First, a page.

An Example Worth Discussing
Blogging is a perfect example of what I'm discussing here. Right now, there are a lot of isolated blogs within schools where students are blogging for a specific course and that is it. When the student leaves that teacher, the blogging essentially ends unless the student chooses to continue writing. In theory, the blog has a global audience but even in cases where this is true, the length of time students have with the blog is too short in most cases. While these educators and students are undoubtedly doing wonderful things, the question of sustainability and systemic change raise questions about the long term impact of such endeavors.
What if students were given a learning space as soon as they entered the school, including a blog space, and this was used
across courses and grade levels? In other words, the student owns their space and grows with them -- a sort of blogging across the curriculum. By creating such a space, the process could be scaffolded where early grades are learning what it means to engage in transformative blogging and beginning the process of creating their network locally while thinking globally. Here is an rough example of what this might look like within a high school:
9th Grade: all students receive their learning space; students begin blogging in a central space with a focus on learning the process with an audience of their peers
10th Grade: students begin to expand their network to the entire school; the concept of connecting and communicating with a wider audience begins to form as students continue to build their skills.
11th Grade: The network continues to expand and reach out to a wider audience in an organic way. Students understand what transformative blogging represents and what it means to write for a local and global audience
12th Grade: The hope is that students have reached a point where blogging is a natural part of their personal and professional learning environment. Students are writing in a natural and fluid environment that will sustain itself long past formal schooling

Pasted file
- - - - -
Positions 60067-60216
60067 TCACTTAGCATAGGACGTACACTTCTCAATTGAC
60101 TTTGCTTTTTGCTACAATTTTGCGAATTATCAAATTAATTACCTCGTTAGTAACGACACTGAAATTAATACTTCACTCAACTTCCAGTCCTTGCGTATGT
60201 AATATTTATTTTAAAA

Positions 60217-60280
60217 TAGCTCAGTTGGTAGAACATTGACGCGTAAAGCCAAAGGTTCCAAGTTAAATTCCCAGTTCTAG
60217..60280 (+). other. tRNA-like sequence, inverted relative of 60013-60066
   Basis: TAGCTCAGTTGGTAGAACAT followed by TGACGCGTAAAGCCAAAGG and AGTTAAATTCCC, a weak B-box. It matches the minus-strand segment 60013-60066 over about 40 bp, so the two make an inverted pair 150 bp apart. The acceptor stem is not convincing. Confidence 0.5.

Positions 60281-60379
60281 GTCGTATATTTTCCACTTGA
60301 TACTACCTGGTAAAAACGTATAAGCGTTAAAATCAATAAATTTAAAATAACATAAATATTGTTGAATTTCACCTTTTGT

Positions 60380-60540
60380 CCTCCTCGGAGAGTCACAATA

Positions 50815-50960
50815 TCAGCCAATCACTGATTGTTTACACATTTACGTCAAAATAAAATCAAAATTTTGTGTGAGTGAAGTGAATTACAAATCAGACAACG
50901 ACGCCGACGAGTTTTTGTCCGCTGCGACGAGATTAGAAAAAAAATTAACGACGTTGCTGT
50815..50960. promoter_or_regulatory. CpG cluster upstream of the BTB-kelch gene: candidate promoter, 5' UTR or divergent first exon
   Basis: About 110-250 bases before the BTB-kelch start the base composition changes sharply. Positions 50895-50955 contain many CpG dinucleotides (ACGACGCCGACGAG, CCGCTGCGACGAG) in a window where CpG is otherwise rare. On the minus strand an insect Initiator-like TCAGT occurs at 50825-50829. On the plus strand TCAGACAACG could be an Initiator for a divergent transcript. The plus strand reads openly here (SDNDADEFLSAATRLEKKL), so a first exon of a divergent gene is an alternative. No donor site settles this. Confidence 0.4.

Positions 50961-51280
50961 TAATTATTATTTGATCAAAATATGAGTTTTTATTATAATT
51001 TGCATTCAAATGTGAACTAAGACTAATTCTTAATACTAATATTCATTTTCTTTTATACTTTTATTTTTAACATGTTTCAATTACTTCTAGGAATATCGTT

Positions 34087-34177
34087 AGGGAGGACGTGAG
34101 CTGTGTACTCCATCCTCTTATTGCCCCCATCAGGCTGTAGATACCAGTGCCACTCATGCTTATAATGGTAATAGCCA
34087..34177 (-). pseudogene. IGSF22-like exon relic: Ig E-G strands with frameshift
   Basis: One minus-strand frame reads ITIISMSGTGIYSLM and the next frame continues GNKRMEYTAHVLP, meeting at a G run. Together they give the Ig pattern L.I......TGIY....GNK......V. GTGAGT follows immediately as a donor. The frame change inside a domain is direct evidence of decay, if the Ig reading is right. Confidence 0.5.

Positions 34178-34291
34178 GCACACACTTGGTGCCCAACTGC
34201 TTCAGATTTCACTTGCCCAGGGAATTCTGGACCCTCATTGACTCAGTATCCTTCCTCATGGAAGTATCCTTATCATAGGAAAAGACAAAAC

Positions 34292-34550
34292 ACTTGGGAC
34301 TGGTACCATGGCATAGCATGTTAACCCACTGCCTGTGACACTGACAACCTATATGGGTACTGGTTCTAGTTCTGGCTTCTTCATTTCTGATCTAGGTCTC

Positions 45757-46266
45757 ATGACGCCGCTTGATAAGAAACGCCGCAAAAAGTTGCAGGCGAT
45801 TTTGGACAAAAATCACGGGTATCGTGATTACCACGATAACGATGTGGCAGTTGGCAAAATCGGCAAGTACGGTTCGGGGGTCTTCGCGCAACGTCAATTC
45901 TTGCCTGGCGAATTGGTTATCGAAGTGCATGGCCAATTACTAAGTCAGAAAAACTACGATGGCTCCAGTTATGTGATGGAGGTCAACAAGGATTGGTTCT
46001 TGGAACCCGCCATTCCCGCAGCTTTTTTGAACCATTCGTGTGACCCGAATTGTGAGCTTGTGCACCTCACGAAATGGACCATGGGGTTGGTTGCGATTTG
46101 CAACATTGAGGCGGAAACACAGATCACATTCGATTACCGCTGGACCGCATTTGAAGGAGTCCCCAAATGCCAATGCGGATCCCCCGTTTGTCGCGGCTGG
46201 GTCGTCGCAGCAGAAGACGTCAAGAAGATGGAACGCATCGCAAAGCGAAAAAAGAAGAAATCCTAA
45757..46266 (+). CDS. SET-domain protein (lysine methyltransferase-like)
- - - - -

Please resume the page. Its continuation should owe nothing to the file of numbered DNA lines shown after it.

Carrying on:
While very rough and by no means perfect, this is the type of environment I believe allows for the perfect blend of local and global so that 21st Century skills are not only taught but learned and that a learning community is built from within in order "to promote the qualities and dispositions of insatiable, lifelong learning in every member of the school community -- young people and adults alike -- so that when the school experience concludes, learning will not" (Barth).
The Ripple Effect
Many of us are excited about Global possibilities but sometimes at the expense of local. As Christian Long recently stated in his blog, "perhaps whether there is something to be said for NOT going global just because we can, especially if it serves our kids better in the process. Maybe we need to talk about concentric circles of local scale first. And global pitches second." If the belief is that all classrooms should be collaborating and connecting with the outside world, we need to develop learning community within our own walls before moving outside to a global community. Systemic change is difficult when it come from a few exceptional teachers -- pebbles tossed into the lake. It comes from the entire school functioning as a learning community and creating a powerful ripple effect that rocks the whole lake and branches the community out organically.
So, is it global, local, or glocal? I'm thinking Glocal*!
Barth, R. (2007). Turning Book Burners into Lifelong Learners. Published in Educational Leadership 2nd Edition. Wiley & Sons.
Boyd, D. (2005). Why Web 2.0 Matters: Preparing for Glocalization.
Dufour, R. (2005). What is a Professional Learning Community? National Educational Services.
Hicks, D. (n/a). Towards a glocal language curriculum: 2000 and beyond. Cambridge University Press.
Lehmann, C. (2007). When to Publish.
Long, C. (2007). The Global vs. Local Connection.
*Glocal has a number of definitions and uses that I'm obviously not employing here. Basically, my point is that we need to think both globally and locally, so the term, in this context, is just the merging of the two terms.